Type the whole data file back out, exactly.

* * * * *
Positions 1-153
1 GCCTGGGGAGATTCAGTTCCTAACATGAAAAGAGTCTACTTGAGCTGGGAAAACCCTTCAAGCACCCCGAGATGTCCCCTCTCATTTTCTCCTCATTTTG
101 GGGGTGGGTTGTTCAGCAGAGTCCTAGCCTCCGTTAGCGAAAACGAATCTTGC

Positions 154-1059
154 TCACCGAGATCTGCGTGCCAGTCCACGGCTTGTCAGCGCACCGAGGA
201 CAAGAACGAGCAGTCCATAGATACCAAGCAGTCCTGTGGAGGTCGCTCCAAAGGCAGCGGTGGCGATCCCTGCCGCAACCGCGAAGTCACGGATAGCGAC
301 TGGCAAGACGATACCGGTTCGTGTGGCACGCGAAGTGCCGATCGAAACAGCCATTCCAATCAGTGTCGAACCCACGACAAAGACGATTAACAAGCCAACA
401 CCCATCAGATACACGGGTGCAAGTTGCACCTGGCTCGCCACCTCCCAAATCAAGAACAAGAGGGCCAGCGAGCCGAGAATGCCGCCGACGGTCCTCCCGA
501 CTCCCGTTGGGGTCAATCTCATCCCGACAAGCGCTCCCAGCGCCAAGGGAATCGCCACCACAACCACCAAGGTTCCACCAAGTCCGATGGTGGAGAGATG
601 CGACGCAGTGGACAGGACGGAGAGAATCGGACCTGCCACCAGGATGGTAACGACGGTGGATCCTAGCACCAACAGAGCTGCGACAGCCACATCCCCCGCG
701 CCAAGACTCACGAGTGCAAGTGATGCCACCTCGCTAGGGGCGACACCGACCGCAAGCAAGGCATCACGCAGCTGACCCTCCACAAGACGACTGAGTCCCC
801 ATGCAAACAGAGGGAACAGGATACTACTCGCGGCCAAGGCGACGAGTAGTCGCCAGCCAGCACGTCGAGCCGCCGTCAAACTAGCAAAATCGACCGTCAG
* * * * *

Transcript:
Positions 1-153
1 GCCTGGGGAGATTCAGTTCCTAACATGAAAAGAGTCTACTTGAGCTGGGAAAACCCTTCAAGCACCCCGAGATGTCCCCTCTCATTTTCTCCTCATTTTG
101 GGGGTGGGTTGTTCAGCAGAGTCCTAGCCTCCGTTAGCGAAAACGAATCTTGC

Positions 154-1059
154 TCACCGAGATCTGCGTGCCAGTCCACGGCTTGTCAGCGCACCGAGGA
201 CAAGAACGAGCAGTCCATAGATACCAAGCAGTCCTGTGGAGGTCGCTCCAAAGGCAGCGGTGGCGATCCCTGCCGCAACCGCGAAGTCACGGATAGCGAC
301 TGGCAAGACGATACCGGTTCGTGTGGCACGCGAAGTGCCGATCGAAACAGCCATTCCAATCAGTGTCGAACCCACGACAAAGACGATTAACAAGCCAACA
401 CCCATCAGATACACGGGTGCAAGTTGCACCTGGCTCGCCACCTCCCAAATCAAGAACAAGAGGGCCAGCGAGCCGAGAATGCCGCCGACGGTCCTCCCGA
501 CTCCCGTTGGGGTCAATCTCATCCCGACAAGCGCTCCCAGCGCCAAGGGAATCGCCACCACAACCACCAAGGTTCCACCAAGTCCGATGGTGGAGAGATG
601 CGACGCAGTGGACAGGACGGAGAGAATCGGACCTGCCACCAGGATGGTAACGACGGTGGATCCTAGCACCAACAGAGCTGCGACAGCCACATCCCCCGCG
701 CCAAGACTCACGAGTGCAAGTGATGCCACCTCGCTAGGGGCGACACCGACCGCAAGCAAGGCATCACGCAGCTGACCCTCCACAAGACGACTGAGTCCCC
801 ATGCAAACAGAGGGAACAGGATACTACTCGCGGCCAAGGCGACGAGTAGTCGCCAGCCAGCACGTCGAGCCGCCGTCAAACTAGCAAAATCGACCGTCAG